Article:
Before you make those expenses, outline your true overhead of what’s actually needed. Once that’s done and set in stone, you see how much additional money you’ll need to make in order to afford the new CEREC machine, X-ray machine, fancy sign, decorative flowers, etc., and then you can plan and divvy up money accordingly. Set your weekly and monthly production targets with this in mind. And you’ll probably find that you’ll need to set aside a small percentage every month to save up for the things you’d like to splurge on. And if you have a down week or month, those “splurge” items will be the first things sacrificed.
3. Unproductive staff.
Payroll is typically the largest percentage of your overhead. And that’s the way it should be; the staff are the ones that keep the practice running and enable production to happen.
But the idea is that staff will be highly productive and the work they do will, in turn, bring in more patients, create production, and generally bring in income worth many times what you are paying them. So if certain employees are not doing their job well, they don’t contribute to bringing in this resultant income, and then the payroll percentage seems way too high.
This is why we, at MGE, place such a large focus on training your staff well, structuring your practice to best utilize your staff, and learning how to find and hire the right ones. Contact us at (800) 640-1140 or (727) 530-4277 if you’d like help with this.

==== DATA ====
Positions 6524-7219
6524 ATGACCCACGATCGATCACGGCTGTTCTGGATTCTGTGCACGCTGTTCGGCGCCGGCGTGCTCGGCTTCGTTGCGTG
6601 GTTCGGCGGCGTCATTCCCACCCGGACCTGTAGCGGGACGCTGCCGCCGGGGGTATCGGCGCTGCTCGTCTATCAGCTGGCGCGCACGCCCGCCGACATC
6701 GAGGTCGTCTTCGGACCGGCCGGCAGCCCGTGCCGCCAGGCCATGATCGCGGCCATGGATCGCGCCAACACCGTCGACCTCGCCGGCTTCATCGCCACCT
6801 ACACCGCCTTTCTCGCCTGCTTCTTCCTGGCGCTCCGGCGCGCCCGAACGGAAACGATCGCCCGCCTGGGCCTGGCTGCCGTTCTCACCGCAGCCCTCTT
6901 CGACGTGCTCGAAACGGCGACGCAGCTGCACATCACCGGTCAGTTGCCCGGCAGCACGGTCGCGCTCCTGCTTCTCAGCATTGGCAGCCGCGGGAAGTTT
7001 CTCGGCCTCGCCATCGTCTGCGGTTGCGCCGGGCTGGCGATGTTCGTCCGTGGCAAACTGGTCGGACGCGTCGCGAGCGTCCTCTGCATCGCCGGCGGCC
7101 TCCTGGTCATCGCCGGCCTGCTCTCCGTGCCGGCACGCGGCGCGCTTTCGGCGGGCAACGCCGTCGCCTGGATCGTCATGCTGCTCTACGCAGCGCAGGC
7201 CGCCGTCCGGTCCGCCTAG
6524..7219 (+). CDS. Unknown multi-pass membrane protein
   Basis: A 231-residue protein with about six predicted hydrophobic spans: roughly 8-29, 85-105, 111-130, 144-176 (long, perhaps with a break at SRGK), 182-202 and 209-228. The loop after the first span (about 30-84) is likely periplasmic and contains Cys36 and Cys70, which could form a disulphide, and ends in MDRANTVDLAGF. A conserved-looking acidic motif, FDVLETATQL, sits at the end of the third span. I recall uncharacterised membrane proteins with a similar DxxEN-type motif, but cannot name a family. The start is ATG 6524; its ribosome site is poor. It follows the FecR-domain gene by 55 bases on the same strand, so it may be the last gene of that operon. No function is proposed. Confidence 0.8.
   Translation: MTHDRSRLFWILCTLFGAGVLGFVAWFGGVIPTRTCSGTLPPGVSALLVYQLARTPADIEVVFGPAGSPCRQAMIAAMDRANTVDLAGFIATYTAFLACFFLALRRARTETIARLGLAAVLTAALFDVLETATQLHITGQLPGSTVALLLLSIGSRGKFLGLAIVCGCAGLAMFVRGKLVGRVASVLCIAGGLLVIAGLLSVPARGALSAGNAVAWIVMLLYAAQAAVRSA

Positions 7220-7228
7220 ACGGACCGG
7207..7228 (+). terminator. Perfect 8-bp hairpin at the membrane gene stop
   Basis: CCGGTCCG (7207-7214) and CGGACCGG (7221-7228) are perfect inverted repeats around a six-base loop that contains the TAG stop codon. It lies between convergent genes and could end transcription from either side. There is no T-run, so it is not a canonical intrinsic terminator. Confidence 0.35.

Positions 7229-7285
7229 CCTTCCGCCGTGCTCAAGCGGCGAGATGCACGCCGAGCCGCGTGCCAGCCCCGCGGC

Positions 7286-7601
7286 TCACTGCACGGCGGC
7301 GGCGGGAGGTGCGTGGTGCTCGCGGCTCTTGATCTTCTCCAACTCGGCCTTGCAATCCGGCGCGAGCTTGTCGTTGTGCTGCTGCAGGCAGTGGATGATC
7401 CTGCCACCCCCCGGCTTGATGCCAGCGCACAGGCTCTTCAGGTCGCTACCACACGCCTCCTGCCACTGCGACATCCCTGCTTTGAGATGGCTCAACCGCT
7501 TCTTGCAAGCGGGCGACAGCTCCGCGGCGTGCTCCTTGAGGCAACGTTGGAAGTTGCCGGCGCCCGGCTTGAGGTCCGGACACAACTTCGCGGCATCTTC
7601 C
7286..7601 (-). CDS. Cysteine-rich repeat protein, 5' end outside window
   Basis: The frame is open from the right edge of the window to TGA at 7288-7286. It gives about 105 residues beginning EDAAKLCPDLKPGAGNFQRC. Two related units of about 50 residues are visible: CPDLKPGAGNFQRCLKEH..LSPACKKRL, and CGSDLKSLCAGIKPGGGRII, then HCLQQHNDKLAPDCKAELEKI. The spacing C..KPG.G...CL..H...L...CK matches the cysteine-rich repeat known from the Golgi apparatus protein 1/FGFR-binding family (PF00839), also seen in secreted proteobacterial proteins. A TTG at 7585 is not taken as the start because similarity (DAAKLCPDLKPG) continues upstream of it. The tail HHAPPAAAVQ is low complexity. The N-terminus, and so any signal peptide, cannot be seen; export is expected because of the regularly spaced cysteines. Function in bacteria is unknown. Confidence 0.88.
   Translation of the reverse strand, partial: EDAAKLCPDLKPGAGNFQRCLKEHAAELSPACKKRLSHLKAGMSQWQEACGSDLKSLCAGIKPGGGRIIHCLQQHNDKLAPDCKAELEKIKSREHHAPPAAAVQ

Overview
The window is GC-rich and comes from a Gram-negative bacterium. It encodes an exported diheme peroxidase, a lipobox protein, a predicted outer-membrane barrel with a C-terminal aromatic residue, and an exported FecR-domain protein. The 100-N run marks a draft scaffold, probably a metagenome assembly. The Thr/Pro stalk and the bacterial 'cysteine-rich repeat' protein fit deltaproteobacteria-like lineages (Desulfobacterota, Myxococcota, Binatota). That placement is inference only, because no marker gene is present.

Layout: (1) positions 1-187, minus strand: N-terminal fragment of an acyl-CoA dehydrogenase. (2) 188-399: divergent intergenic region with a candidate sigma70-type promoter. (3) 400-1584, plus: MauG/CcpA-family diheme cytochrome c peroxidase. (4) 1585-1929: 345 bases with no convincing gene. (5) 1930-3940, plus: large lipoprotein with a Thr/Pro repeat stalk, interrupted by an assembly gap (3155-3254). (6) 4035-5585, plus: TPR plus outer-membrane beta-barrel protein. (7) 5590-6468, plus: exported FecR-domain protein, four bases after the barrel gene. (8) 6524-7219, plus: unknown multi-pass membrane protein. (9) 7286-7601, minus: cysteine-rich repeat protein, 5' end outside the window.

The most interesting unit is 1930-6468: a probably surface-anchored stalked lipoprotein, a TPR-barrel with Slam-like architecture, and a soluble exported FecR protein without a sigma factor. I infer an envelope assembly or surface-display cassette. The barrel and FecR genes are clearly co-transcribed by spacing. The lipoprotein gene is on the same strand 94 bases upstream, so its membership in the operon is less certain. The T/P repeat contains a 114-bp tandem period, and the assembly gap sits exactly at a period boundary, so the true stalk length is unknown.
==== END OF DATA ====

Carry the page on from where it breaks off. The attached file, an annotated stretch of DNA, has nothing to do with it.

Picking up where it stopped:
One additional comment here is to not be scared to delegate and allow your staff to do their jobs. A big mistake many dentists make is limiting their staff too much and not trusting them handle their job independently. If you don’t trust them enough to do that, then it’s really time to look into getting them trained better.
4. Unused or underused spaces and equipment.
Having a ton of space and lots of operatories can get expensive. Building it out, filling it up with high end equipment, and paying the lease really adds up. Sure, it’s great to have room to expand, but if you’re paying for 5 chairs in a city and you’re only doing $75k per month, then you’re overhead percentages are going to be out of whack and it’ll be hard to keep up. You could be doing $75k out of two chairs if your office was organized efficiently.
In an average, medium priced area, I’d recommend doing $30-50k per operatory per month. Obviously in a higher fee area (e.e Manhattan, San Francisco, etc.) it would be higher and in a rural area it may be less. Plan according when you’re entering or building out a new office. And if you’re already stuck in a building that has more space than you need, we can help you increase production to fill it up. Again, give us a call at (800) 640-1140 or attend one of our free seminars around the country. You can find the schedule here.
Those are my tips for getting your overhead under control and maximizing profitability. Obviously there is a lot more to this subject – in fact, we have a 3-day seminar on the MGE program dedicated to just this subject – but I hope these four tips help.
As always, if you have any questions, feel free to email me at ChrisM@mgeonline.com.